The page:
ANN ARBOR, Mich. – A new combination of investigational drugs successfully suppressed hepatitis C genotype 1 infection in a high percent of patients who had not responded to previous treatment in a study led by a University of Michigan hepatologist.
The study, which will be published Jan. 19 in the New England Journal of Medicine, focused on hepatitis C genotype 1, which is predominant in the United States and the most difficult to treat. Hepatitis C is a virus that infects the liver and can cause liver cancer and liver cirrhosis. It is transmitted through direct contact with infected blood and blood products.
In this pilot study, patients with hepatitis C genotype 1 infection, who had not responded to previous treatment with PEG-interferon alfa and ribavirin, were given a combination of two investigational direct-acting antiviral agents (daclatasvir and asunaprevir) alone, or were given these two antiviral agents along with PEG-interferon alfa-2a and ribavirin. All the patients saw their hepatitis C viral load drop rapidly, says Anna S. Lok, M.D., professor of Internal Medicine, Division of Gastroenterology at the University of Michigan Medical School and lead author of the study.
All 10 patients given the four drug treatment -- two direct-acting antiviral agents (daclastasvir and asunaprevir) that block the NS3 and NS5A regions of the hepatitis C virus plus PEG-interferon alfa and ribavirin -- had sustained virologic response with undetectable virus at the end of treatment and at 12 weeks after stopping treatment. Four of the 11 patients given the two direct-acting antiviral agents only also achieved sustained virologic response.
A sustained virologic response or SVR means there is no detectable Hepatitis C virus in a patient’s blood after treatment is stopped. Achieving sustained virologic response is important, because research has shown that late relapse is rare.
“The two recently approved hepatitis C drugs – telaprevir or boceprevir -- combined with PEG-interferon alfa and ribavirin have limited success in patients who have not responded to previous treatment with PEG-interferon alfa and ribavirin. Because of this high unmet medical need, there is a necessity for new combination regimens that can increase response rates in that population,” says Lok, who also is Director of Clinical Hepatology at U-M. “The high rate of sustained virologic response in patients who received the four drug regimen is very exciting. Although only four of 11 patients given the two direct-acting antiviral agents only achieved sustained virologic response, this is the first study to show that sustained virologic response can be achieved without the use of interferon or ribavirin. These data are very encouraging because PEG-interferon alfaand ribavirin are associated with many side effects and many patients with hepatitis C choose not to receive treatment for fear that they cannot tolerate those drugs.”
An estimated 170 million people worldwide are infected with hepatitis C, with genotype 1 being the most prevalent genotype. Up to 80 percent of those infected with hepatitis C will become chronically infected. Twenty percent of people with chronic hepatitis C will develop cirrhosis and, of those, up to 25 percent may progress to liver cancer. Although there is no vaccine to prevent hepatitis C, it is a potentially curable disease.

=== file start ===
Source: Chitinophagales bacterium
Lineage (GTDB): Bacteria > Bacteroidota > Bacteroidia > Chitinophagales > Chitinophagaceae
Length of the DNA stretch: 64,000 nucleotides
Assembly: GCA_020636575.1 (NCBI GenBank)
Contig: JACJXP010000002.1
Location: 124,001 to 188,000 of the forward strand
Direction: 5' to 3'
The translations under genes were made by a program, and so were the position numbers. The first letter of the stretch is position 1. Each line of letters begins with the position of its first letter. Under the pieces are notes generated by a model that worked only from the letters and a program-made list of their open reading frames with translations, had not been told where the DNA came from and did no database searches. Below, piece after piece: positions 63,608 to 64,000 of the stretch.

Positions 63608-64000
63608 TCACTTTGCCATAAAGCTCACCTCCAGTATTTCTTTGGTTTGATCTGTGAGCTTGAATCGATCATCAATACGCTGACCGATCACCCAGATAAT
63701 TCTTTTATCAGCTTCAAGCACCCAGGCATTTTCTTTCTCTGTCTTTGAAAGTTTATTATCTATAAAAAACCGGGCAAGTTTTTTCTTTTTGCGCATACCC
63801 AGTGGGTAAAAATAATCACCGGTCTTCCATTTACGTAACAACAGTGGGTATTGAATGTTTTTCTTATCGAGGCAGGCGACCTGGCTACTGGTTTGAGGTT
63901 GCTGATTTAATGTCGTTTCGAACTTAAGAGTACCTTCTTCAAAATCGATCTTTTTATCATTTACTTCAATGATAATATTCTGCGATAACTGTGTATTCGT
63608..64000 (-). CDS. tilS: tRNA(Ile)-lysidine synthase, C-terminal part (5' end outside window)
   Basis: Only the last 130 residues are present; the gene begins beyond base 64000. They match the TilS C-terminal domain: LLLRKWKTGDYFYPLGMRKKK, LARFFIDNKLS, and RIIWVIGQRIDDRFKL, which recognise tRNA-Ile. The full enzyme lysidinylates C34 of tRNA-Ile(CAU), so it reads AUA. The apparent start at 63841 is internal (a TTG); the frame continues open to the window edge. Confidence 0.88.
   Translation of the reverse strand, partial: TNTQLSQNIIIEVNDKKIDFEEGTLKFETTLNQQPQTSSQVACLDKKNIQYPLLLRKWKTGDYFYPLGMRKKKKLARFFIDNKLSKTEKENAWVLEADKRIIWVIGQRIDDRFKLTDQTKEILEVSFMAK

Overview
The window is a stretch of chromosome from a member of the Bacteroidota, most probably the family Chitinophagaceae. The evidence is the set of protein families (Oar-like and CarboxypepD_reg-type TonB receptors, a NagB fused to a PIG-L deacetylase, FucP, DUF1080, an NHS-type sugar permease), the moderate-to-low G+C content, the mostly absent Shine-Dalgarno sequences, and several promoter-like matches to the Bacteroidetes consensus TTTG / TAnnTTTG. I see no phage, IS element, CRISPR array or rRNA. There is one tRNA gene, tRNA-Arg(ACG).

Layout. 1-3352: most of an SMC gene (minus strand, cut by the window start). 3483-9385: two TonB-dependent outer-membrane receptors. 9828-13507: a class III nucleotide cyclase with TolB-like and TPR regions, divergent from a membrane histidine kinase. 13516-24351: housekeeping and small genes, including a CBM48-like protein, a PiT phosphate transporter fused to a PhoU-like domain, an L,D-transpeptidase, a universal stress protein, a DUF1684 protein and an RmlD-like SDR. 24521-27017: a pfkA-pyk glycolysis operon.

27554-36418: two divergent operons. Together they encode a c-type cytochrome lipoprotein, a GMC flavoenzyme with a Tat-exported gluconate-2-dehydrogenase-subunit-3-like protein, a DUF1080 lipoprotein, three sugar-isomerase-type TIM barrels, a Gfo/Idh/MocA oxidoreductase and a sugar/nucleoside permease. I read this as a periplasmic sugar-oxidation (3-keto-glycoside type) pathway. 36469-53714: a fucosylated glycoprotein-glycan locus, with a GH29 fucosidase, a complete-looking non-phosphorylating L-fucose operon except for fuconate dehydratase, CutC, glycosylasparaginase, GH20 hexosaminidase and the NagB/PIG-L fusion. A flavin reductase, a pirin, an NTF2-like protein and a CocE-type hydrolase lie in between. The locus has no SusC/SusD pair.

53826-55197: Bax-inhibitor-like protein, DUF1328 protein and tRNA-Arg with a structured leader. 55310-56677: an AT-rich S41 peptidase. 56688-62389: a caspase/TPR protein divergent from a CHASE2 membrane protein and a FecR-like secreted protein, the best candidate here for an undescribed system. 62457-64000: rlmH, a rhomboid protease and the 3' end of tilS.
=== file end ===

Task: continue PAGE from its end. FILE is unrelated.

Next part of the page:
In the Phase II clinical trial, Lok, along with a team of researchers including scientists from Bristol-Myers Squibb, studied patients with Hepatitis C genotype 1, who had not responded to prior therapy with PEG-interferon alfa and ribavirin. The study was funded by Bristol-Myers Squibb.
“Overall, these results suggest that further research into combinations of direct-acting antiviral agents, with or without PEG-interferon and ribavirin, should be encouraged,” Lok says. “Caution must be exercised in selecting the right combination of direct-acting antiviral agents in studies of interferon-free regimens because in this study, all 7 patients who received only two direct-acting antiviral agents that did not achieve sustained virologic response had emergence of drug resistance variants to both drugs.”
In this study there were no serious adverse events on treatment or discontinuations due to adverse events. Diarrhea was the most common adverse event in both groups, but it was mild or moderate in all cases.
Journal citation: N Engl J Med 2012;366:216-24
Funding: Bristol Myers Squibb.
Additional authors: David F. Gardiner, M.D., Kurt Zhu, Ph.D., Dessislava I. Dimitrova, M.D., Timothy Eley, Ph.D., Dennis M. Grasela, Pharm.D., Ph.D., Claudio Pasquinelli, M.D., Ph.D., Fiona McPhee, Ph.D., Tong Guo, Ph.D., Megan Wind-Rotolo, Ph.D., Anna Persson, Ph.D., all of Bristol Myers Squibb; Eric Lawitz, M.D., of Alamo Medical Research, San Antonio, Texas; Claudia Martorell, M.D., of The Research Institute, Springfield, Mass.; Gregory T. Everson, M.D., of the University of Colorado-Denver; Reem Ghalib, M.D., of the Texas Clinical Research Institute; Robert Reindollar, M.D., of the Carolinas Center for Liver Disease; and Vinod Rustgi, M.D., of Metropolitan Research, Fairfax, Va.
About U-M’s Division of Gastroenterology: U-M is one of the largest gastroenterology practices in the country and is a leader in the prevention, diagnosis, and treatment of diseases of the gastrointestinal tract and liver. Our 50-plus physicians are experts in the diagnosis and treatment of all diseases of the gastrointestinal system, from simple to complex, including those of the esophagus, stomach, small intestine, colon, rectum, liver, gallbladder, pancreas and biliary tract.